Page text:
From a distance, the campuses look just like those of the small colleges that dot the Acela corridor, the ones with the quirky mascots and the endless acapella groups. But wait for the class bell to ring and you’ll realize: Oh—the people walking out of these stark colonial buildings are children.

The American boarding school holds a special place in the national canon. It’s a staple setting on high-school reading lists (A Separate Peace), permeates preppy fashion, and provides an intriguing data point in a person’s bio, whether on Raya or in polite conversation. Boarding school is shorthand for things Americans otherwise tremble to talk about: class, inheritance, youth, potential, exclusion, secrets, intelligence, extroversion, power, fate.

This winter’s The Holdovers is already one of the most humane, nuanced entries in the strangely durable genre of the boarding-school movie. It takes place over the 1970-1971 winter break at fictional Barton Academy, where snow pummels the campus and the Vietnam War ripples around the campus’s patrician buildings. Five boys have been left behind to weather the holidays under the watch of Paul Giamatti’s Mr. Hunham—the flinty, odd, wholly committed Classics professor—and Da’Vine Joy Randolph’s Mary, the head of the school’s kitchens, who works tirelessly as she grieves for her son, a Barton alumnus recently killed in Vietnam. Then one boy’s family, in a wonderfully American display of noblesse oblige, whisks all but one of the holdover students off to the ski slopes (the family chopper lands on a campus green and transports them to freedom), leaving behind the defiant, haunted, fundamentally decent Angus Tully (Dominic Sessa) to spend the holiday with the two adults.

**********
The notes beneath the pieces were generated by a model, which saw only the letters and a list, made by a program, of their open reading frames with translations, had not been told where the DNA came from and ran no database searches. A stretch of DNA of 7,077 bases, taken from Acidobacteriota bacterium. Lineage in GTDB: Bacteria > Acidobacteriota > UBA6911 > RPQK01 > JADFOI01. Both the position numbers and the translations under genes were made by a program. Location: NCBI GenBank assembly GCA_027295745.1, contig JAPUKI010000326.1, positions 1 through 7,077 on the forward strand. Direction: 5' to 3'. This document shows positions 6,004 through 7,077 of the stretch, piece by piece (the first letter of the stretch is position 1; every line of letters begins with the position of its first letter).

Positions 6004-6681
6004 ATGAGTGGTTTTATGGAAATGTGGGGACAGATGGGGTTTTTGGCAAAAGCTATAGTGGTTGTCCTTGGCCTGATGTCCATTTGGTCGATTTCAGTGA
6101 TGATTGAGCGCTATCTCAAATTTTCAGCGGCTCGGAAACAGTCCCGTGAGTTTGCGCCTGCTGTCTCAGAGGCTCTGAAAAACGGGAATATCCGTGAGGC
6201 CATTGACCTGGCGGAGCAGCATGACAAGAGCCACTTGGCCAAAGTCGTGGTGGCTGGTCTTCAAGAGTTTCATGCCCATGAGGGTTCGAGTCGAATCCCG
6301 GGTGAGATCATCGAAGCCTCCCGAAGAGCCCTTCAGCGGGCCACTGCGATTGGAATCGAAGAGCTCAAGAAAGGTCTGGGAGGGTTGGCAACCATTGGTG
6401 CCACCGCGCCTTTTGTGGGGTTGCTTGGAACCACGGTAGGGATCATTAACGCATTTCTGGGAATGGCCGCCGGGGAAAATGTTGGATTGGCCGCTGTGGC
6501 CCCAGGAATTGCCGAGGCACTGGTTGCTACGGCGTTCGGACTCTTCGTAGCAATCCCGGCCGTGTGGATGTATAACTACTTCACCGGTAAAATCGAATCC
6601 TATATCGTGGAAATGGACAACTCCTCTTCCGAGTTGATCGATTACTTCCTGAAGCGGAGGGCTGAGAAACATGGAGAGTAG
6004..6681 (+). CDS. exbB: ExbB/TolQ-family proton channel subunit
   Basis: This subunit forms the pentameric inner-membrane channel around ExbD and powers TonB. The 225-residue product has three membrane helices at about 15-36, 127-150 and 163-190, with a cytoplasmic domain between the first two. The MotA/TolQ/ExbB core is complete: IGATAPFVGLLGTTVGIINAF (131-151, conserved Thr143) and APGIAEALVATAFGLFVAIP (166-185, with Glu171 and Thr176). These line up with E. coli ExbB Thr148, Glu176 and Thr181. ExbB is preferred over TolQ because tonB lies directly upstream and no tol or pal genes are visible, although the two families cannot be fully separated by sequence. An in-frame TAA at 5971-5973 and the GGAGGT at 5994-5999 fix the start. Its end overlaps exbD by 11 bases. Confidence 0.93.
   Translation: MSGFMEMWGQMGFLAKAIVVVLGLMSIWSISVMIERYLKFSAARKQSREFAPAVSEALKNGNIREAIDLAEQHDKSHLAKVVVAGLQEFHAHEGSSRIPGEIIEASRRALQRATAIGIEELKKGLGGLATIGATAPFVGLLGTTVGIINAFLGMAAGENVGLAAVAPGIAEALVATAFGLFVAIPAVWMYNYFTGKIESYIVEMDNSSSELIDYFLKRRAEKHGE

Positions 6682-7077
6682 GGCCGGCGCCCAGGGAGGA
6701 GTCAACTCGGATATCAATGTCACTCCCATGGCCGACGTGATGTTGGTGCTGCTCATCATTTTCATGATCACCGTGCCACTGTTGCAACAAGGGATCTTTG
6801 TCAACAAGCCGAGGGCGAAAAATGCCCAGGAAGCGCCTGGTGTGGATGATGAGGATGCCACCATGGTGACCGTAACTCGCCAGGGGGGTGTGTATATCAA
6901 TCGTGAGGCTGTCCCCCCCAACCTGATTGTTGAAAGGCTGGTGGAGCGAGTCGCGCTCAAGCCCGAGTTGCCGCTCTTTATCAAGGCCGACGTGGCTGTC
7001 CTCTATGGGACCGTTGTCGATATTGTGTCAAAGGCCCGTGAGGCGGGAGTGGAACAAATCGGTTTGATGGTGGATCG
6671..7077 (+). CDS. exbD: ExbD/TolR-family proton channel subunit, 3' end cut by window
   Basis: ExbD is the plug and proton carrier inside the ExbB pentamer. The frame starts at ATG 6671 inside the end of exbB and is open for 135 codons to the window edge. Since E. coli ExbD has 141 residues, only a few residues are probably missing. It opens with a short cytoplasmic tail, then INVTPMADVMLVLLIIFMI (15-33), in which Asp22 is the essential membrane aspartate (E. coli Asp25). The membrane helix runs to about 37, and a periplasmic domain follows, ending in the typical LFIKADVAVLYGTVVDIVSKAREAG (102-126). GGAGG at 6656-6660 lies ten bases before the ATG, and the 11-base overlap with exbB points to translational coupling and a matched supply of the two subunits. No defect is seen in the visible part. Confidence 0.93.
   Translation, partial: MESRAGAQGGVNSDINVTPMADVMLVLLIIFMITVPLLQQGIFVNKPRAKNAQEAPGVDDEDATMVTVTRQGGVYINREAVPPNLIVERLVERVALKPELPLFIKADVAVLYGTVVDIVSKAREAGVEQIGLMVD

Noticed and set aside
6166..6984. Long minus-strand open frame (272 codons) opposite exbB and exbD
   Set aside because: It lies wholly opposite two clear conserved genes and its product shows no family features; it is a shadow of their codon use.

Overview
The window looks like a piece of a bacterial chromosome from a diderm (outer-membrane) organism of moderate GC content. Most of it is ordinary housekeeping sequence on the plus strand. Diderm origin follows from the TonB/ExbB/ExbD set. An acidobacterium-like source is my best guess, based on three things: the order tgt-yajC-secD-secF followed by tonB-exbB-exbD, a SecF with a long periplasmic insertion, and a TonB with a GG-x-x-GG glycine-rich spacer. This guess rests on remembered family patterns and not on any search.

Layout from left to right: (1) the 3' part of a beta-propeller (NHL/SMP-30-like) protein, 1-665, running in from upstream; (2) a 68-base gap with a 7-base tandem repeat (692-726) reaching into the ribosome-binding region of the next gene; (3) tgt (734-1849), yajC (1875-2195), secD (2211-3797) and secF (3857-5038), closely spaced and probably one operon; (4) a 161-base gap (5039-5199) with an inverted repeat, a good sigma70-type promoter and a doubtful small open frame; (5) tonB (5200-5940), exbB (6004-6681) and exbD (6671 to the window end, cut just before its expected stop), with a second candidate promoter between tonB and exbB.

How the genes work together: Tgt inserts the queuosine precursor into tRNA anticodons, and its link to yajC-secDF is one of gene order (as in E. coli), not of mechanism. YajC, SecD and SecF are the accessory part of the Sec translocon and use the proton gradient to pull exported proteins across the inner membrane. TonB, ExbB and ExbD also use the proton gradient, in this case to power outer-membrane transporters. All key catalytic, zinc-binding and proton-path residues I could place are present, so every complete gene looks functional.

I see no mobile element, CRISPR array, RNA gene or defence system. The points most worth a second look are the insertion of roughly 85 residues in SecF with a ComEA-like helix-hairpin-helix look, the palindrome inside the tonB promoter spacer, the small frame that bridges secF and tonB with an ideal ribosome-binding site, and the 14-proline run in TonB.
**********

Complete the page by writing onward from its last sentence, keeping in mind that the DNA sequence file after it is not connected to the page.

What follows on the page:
What unfolds both deepens and subverts the boarding-school tropes as we know them. The Holdovers’ verisimilitude is unmatched. Director Alexander Payne filmed on location, shooting at Groton, St. Mark’s, Northfield Mount Hermon and Deerfield. The audience receives what OG preppy poet and St. Mark’s alum Robert Lowell called “the grace of accuracy”: the ageless stainless-steel pots in the kitchens; the narrow white hallways in the dorms, the terribly bright New England light lancing through old windows; athletics as a place of communal purification. Human accuracies radiate too. Hunham’s deepest academic passion isn’t vaguely Classical. He loves Carthage, the empire that resisted Rome and sent their biggest badass to lead armored elephants across the Alps. The vibes extend to the cast. Giamatti is a Choate alum. Sessa was cast when he was at Deerfield.

The fidelity doesn’t end at the chapel. Few of the movies in the genre leave any space for a world outside the campus, and if they do, it’s usually an analogous boys’ or girls’ school nearby.

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